Jonathan Albaladejo’s big chanceBy
Today’s September 1st, so that means dozens of prospects, former big leaguers, has-beens, never will-bes, and more will join the 30 big league teams as they expand their rosters down the stretch. For most of the clubs, it’s a time to give some youngsters a look or back off their young starting pitchers, stuff like that. For a guy like Jon Albaladejo, who the Yankees will activate before tonight’s game, it’s an audition for a future job.
Albaladejo, the portly 27-year-old righthanded reliever, failed to make the Yanks’ Opening Day this season for the first time since joining the organization following the 2007 campaign, and that’s because he was simply atrocious in Spring Training. He appeared in five games, recorded just eight outs, and allowed 16 (!!!) hits and 11 runs. He walked a pair and struck out just one. With last year’s stellar relief corps intact (plus some new additions), it was going to be tough enough for Albie to crack the bullpen to start with, but his performance in camp cemented his trip to Triple-A Scranton.
With his sinker-slider approach apparently no longer doing the trick, Albaladejo decided to reinvent himself as a more traditional power pitcher. The sinker was replaced with a more traditional four-seamer that has registered in the mid-90’s, the slider with a 12-to-6 curveball. Well, he still throws the sinker and slider on occasion, but they’re nothing more than his third and fourth pitches right now. That’s pretty good for a reliever.
The results of the change were staggering. Albaladejo struck out 82 batters and walked just 18 in 63.1 innings this season, and opponents hit just .170 off him. A mere 22 of the 113 righthanded batters he faced with Scranton this year reached base, and exactly double that number went down on strike three. Along the way he saved 43 games, setting franchise and International League records. Clearly, the new Jon Albaladejo was a force to be reckoned with, and it’s just a matter of proving himself against big league competition now.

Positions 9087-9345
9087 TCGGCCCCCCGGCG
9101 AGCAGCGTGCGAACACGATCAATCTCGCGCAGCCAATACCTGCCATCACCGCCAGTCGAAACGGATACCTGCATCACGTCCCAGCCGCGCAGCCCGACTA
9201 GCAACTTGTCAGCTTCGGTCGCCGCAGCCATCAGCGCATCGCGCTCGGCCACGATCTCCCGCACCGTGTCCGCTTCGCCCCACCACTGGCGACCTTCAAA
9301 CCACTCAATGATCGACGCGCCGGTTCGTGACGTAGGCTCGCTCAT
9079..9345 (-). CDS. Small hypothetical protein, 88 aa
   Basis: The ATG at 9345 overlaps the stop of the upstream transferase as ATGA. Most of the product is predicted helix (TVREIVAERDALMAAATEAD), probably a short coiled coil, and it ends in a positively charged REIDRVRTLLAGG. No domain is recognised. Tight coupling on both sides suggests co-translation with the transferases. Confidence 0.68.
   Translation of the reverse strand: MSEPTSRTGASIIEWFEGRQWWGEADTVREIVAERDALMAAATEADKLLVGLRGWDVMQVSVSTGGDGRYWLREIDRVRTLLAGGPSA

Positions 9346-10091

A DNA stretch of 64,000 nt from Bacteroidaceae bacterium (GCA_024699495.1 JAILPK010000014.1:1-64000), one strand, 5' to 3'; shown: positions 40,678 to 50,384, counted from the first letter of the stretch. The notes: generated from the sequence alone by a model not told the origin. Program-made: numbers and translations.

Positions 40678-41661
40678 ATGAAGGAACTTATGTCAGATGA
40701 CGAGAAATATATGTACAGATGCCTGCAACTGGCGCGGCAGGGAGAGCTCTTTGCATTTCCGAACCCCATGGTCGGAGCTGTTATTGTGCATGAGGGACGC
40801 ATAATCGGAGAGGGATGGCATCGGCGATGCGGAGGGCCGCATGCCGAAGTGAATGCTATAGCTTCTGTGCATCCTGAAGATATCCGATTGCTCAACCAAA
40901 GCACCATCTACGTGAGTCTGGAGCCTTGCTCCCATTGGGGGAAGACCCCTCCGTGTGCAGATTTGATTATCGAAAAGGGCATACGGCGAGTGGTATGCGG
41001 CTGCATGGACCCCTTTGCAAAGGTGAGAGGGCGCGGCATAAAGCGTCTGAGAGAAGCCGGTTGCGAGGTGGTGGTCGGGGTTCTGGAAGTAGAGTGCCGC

Albie showed off his new approach in a brief late-July call-up, when he allowed a run and struck out three in 2.2 innings of work spread across a pair of appearances. Basically a one inning pitcher all season, he appeared to fatigue in the second inning of his first appearance, when he allowed a single (the baserunner was then erased on a caught stealing) and a walk before giving way to Chan Ho Park, who of course allowed the inherited runner to score when he served up a homerun ball on the second pitch he threw. It wasn’t much to judge the new Albaladejo by, but it was obvious that all the talk of his new fastball-curveball combo was more than just talk, it was reality.
September, like Spring Training, isn’t the best time to evaluate players because of the diluted talent pool, but sometimes we’re forced to do it. That’s what the Yankees are going to have to do with Albaladejo, who’s going to be out of options next season. He’s either going to have to stick with the big league club out of Spring Training in 2011 or be placed on waivers before going to the minor leagues. Given the dearth of quality relievers and Albie’s kick-ass Triple-A performance, there’s a pretty good chance someone will give him a whirl. Hell, someone claimed Chan Ho freaking Park off waivers, Albaladejo’s not making it through.
David Robertson, Joba Chamberlain and Kerry Wood figure to remain Joe Girardi‘s primary righthanded setup relievers down the stretch and rightfully so, which means Albaladejo’s going to have to make the most of whatever playing time he gets. That’s probably going to be sixth and seventh inning work in close but probably still trailing games or blowouts. And remember, Albie’s not just pitching for a job with the Yankees next year, he’s basically auditioning himself for the other 29 clubs as well. Perhaps the Yanks could net something in a trade after the season than risk losing him for no return off waivers.
Jon Albaladejo’s reemergence this year was just one of several pleasant pitching surprises in the farm system this season, but unlike the rest of the guys down there, the Yanks don’t have the luxury of time in this case. Surely they’ve been evaluating him all season long, but this month they’re going to get a crash course look at what he can do against Major League hitters and use that to make a decision on his future with the organization. Hopefully he takes advantage of it.